Russia's Putin orders month of non-work to curb coronavirus
MOSCOW (AP) — President Vladimir Putin on Thursday ordered most Russians to stay off work until the end of the month as part of a partial industrial shutdown to curb the spread of the coronavirus. Speaking in a televised address to the nation on Thursday, Putin said he was extending the non-working policy he ordered earlier for this week to remain in force throughout April. He emphasized that all employees should continue earning their regular salaries during the period.
Putin said exceptions for essential industries will keep operating, and grocery stores and pharmacies will remain open. He said Russia's virus-prevention strategies have bought time and helped slow down the outbreak but also warned that the number of cases will continue climbing.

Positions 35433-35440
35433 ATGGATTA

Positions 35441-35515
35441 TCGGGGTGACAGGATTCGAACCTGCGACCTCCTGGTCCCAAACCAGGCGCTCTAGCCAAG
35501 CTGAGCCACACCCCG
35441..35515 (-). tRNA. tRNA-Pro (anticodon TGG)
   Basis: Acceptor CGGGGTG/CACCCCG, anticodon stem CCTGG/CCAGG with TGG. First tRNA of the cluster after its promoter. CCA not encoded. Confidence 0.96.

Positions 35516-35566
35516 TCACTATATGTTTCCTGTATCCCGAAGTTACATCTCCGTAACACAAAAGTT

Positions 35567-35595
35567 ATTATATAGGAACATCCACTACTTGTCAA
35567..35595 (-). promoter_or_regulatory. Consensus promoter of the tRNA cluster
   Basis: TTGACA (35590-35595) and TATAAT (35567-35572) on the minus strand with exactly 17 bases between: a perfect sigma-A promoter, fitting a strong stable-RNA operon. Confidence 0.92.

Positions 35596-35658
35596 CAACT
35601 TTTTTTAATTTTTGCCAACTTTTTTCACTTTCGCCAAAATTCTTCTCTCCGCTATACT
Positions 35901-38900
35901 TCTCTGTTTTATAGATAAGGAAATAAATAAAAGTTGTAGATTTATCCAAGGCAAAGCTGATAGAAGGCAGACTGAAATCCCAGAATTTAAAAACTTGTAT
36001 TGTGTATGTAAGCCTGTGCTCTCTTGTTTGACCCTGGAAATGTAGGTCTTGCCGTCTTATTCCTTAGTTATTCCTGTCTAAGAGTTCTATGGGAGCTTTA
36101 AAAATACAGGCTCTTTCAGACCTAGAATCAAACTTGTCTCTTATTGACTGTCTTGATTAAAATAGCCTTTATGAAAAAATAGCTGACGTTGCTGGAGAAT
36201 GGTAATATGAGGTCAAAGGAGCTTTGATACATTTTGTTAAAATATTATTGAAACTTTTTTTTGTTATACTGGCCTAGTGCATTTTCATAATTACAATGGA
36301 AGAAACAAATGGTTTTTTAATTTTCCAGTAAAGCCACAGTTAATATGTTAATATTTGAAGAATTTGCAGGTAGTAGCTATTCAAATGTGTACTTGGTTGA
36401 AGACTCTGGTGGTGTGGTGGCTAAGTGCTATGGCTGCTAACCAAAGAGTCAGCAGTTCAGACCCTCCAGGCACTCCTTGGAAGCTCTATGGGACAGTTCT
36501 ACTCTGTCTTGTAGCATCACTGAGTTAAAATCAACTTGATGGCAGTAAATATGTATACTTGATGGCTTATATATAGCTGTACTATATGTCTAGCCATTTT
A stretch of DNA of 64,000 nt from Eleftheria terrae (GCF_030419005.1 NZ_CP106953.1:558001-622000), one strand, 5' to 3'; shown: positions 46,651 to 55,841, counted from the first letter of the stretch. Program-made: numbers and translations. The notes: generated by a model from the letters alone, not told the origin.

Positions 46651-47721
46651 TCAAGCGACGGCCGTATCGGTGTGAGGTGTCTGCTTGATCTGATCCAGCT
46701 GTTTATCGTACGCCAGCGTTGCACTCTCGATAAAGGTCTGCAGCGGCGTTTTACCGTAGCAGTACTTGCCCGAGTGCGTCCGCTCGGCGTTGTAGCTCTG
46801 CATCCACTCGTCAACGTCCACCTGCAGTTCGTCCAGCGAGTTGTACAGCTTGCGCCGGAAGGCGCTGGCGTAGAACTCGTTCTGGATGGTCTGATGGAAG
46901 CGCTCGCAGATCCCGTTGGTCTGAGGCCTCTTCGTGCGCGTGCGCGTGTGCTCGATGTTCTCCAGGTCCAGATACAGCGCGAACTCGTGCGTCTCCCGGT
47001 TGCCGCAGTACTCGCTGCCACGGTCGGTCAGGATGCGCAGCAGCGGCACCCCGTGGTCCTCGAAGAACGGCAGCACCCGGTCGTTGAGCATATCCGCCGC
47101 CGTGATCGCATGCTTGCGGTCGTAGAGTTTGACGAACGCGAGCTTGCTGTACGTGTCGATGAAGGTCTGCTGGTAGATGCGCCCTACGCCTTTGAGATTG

“The threat remains, and experts believe that the epidemic is yet to reach its peak in the world, including our country,” Putin said. The Russian leader said that along with protecting the public's health, it's also important to protect people's incomes and prevent a spike in unemployment.
“An efficient and stable economy is key to solving our tasks, including in the health care system,” he added. Putin said it would be up to regional authorities to decide which sectors should keep working in their areas, "depending on the situation, what kind of regime is enforced, and what organizations could continue working.”
In Moscow, which has about two-thirds of all known virus cases in Russia, the mayor introduced a strict lockdown that is to be enforced through electronic surveillance. Most other regions of Russia followed Moscow's example, but some areas so far unscathed by the epidemic have applied more lax rules.
Russian officials registered 771 new cases on Thursday, a 43% increase from the previous day, bringing the country's reported total to 3,548 with 30 deaths.